When you look at the B&R (banned & restricted) lists of eternal formats (e.g. Vintage, Legacy, Modern) you’ll be confronted with a large amount of banned cards. Newer players may wonder why certain cards are banned when they are churning through these lists for the first time. And most bans need to be explained to new players. Often they have to be put in their historical context to make sense. To do that for every card on the B&R list would break the limitations of this post. But I’ll try to generalize the reasoning behind banning cards. The card pool of eternal formats is growing with every release of a new Standard set. Vintage and Legacy also access the cards from other products like Commander sets. As more cards are introduced to a format like Modern it gets harder for Wizards of the Coast’s game designers to ensure balanced eternal formats. Sometimes cards are printed that create new decks in a format. While that is generally a positive effect it can revert and backfire. That’s the case when a new deck is created which is able to achieve an oppressive win rate. Combined with a lack of answers in the card pool a best deck manifests. The result is a format that is dominated by a single deck. Players strive to win events so they are exclusively playing the best deck which seeks for competition on an equal level. Deck diversity plummets and after a few weeks the format dumbs down and bores people. The player base will start to complain and eventually stop playing the format. To counteract this dynamic the card that created such a tyrannical deck will be banned.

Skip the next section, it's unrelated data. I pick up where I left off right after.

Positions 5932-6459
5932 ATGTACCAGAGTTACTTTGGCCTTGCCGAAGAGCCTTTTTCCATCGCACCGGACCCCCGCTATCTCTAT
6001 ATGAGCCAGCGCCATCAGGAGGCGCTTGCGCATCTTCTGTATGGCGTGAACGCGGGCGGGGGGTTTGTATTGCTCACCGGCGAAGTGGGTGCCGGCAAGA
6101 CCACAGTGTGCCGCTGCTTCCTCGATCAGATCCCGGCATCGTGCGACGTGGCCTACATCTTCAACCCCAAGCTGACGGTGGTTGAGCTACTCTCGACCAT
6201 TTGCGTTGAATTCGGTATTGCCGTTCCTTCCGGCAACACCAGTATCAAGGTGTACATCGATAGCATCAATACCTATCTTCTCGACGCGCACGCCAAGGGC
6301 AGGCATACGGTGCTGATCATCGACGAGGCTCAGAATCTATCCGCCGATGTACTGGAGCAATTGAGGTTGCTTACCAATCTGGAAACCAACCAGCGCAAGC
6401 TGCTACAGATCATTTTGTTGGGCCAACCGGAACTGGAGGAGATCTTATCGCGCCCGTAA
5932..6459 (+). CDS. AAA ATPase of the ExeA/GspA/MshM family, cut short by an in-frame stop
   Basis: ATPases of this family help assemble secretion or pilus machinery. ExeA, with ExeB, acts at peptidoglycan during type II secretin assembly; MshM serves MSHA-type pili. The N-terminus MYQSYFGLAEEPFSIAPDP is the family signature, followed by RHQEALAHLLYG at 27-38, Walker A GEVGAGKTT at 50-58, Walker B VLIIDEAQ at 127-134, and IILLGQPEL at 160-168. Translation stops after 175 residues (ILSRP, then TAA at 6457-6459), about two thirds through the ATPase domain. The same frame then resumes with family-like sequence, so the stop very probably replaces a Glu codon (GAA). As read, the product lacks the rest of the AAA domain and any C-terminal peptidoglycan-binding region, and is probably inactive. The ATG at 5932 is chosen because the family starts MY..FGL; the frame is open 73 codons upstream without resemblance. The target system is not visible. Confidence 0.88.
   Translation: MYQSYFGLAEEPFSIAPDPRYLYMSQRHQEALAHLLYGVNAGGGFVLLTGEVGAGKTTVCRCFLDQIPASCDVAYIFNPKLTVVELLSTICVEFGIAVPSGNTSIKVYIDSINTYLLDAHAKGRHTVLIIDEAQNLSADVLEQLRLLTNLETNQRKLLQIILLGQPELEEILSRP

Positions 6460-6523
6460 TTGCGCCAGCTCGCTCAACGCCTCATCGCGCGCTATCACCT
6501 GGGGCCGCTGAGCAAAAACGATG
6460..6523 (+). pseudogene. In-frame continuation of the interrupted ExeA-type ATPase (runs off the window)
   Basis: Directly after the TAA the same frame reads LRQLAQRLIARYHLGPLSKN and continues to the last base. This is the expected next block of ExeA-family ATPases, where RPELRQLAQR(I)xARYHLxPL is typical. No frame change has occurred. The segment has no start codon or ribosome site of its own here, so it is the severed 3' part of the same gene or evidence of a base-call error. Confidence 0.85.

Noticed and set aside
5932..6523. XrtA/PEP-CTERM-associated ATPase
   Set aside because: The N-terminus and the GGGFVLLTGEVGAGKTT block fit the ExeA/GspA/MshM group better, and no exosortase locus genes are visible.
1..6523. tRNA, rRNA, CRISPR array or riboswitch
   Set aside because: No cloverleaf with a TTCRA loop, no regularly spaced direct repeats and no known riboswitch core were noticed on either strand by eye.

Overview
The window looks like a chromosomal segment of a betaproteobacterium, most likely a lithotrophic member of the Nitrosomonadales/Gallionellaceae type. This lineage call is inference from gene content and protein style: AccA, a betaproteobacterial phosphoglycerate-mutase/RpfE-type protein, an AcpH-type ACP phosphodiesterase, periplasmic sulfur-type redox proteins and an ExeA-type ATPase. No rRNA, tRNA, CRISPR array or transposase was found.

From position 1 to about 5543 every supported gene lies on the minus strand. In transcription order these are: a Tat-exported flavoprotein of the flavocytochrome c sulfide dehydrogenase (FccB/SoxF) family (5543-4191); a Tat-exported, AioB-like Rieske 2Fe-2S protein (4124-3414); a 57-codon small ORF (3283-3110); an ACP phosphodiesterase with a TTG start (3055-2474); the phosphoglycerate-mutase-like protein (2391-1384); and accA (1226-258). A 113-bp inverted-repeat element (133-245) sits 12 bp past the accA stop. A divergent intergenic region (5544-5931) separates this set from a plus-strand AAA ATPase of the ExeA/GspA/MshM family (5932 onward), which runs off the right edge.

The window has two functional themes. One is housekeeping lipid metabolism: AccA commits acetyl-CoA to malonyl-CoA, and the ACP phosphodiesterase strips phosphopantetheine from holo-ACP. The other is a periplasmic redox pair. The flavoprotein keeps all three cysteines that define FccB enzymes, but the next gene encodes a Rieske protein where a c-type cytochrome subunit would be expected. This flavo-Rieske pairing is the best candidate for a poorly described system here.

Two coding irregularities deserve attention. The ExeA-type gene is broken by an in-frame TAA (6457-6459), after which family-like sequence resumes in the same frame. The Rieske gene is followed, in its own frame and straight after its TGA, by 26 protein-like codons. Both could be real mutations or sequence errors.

Looking at Standard’s B&R list you’ll notice that a sole card was on there until recently. The ban of Rampaging Ferocidon happened when Standard looked differently. Kaladesh and Amonkhet block were still in Standard and Mono Red Aggro occupied the top tier. Mono Red Aggro was defined by a textbook mana curve and stacked with quality cards. Additionally it packed cards that provided hard-to-deal-with reach to finish off opponents - should they have survived the initial onslaught. There was only one deck that could compete and trump Mono Red Aggro: Temur Energy. Both of these decks (especially Temur Energy) dominated the format before January 15, 2018. This was the day when key cards of Temur Energy were banned. At the same time Rampaging Ferocidon and Ramunap Ruins were banned to prevent Mono Red Aggro from claiming the sole throne of Standard. With Ramunap Ruins gone Mono Red Aggro lost its reach. With Rampaging Ferocidon gone other decks had a chance again to fight back with lifegain strategies.